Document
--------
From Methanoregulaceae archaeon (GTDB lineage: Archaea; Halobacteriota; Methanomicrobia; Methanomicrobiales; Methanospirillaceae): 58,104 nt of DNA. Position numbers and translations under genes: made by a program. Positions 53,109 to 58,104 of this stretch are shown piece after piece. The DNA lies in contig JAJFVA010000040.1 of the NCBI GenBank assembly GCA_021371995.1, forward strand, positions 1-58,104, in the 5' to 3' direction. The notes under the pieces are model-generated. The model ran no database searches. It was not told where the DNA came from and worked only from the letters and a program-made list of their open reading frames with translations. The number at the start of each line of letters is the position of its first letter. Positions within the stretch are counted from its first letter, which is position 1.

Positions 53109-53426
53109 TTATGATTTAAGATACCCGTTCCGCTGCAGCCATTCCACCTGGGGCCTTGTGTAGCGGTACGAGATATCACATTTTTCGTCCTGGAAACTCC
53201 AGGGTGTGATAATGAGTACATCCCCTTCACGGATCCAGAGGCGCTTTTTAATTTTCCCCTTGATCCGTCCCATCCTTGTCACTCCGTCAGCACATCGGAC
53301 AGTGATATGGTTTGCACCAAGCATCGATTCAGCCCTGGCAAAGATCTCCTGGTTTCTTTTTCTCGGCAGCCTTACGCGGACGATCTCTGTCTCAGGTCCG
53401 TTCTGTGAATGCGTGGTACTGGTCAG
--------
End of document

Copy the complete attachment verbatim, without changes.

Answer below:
From Methanoregulaceae archaeon (GTDB lineage: Archaea; Halobacteriota; Methanomicrobia; Methanomicrobiales; Methanospirillaceae): 58,104 nt of DNA. Position numbers and translations under genes: made by a program. Positions 53,109 to 58,104 of this stretch are shown piece after piece. The DNA lies in contig JAJFVA010000040.1 of the NCBI GenBank assembly GCA_021371995.1, forward strand, positions 1-58,104, in the 5' to 3' direction. The notes under the pieces are model-generated. The model ran no database searches. It was not told where the DNA came from and worked only from the letters and a program-made list of their open reading frames with translations. The number at the start of each line of letters is the position of its first letter. Positions within the stretch are counted from its first letter, which is position 1.

Positions 53109-53426
53109 TTATGATTTAAGATACCCGTTCCGCTGCAGCCATTCCACCTGGGGCCTTGTGTAGCGGTACGAGATATCACATTTTTCGTCCTGGAAACTCC
53201 AGGGTGTGATAATGAGTACATCCCCTTCACGGATCCAGAGGCGCTTTTTAATTTTCCCCTTGATCCGTCCCATCCTTGTCACTCCGTCAGCACATCGGAC
53301 AGTGATATGGTTTGCACCAAGCATCGATTCAGCCCTGGCAAAGATCTCCTGGTTTCTTTTTCTCGGCAGCCTTACGCGGACGATCTCTGTCTCAGGTCCG
53401 TTCTGTGAATGCGTGGTACTGGTCAG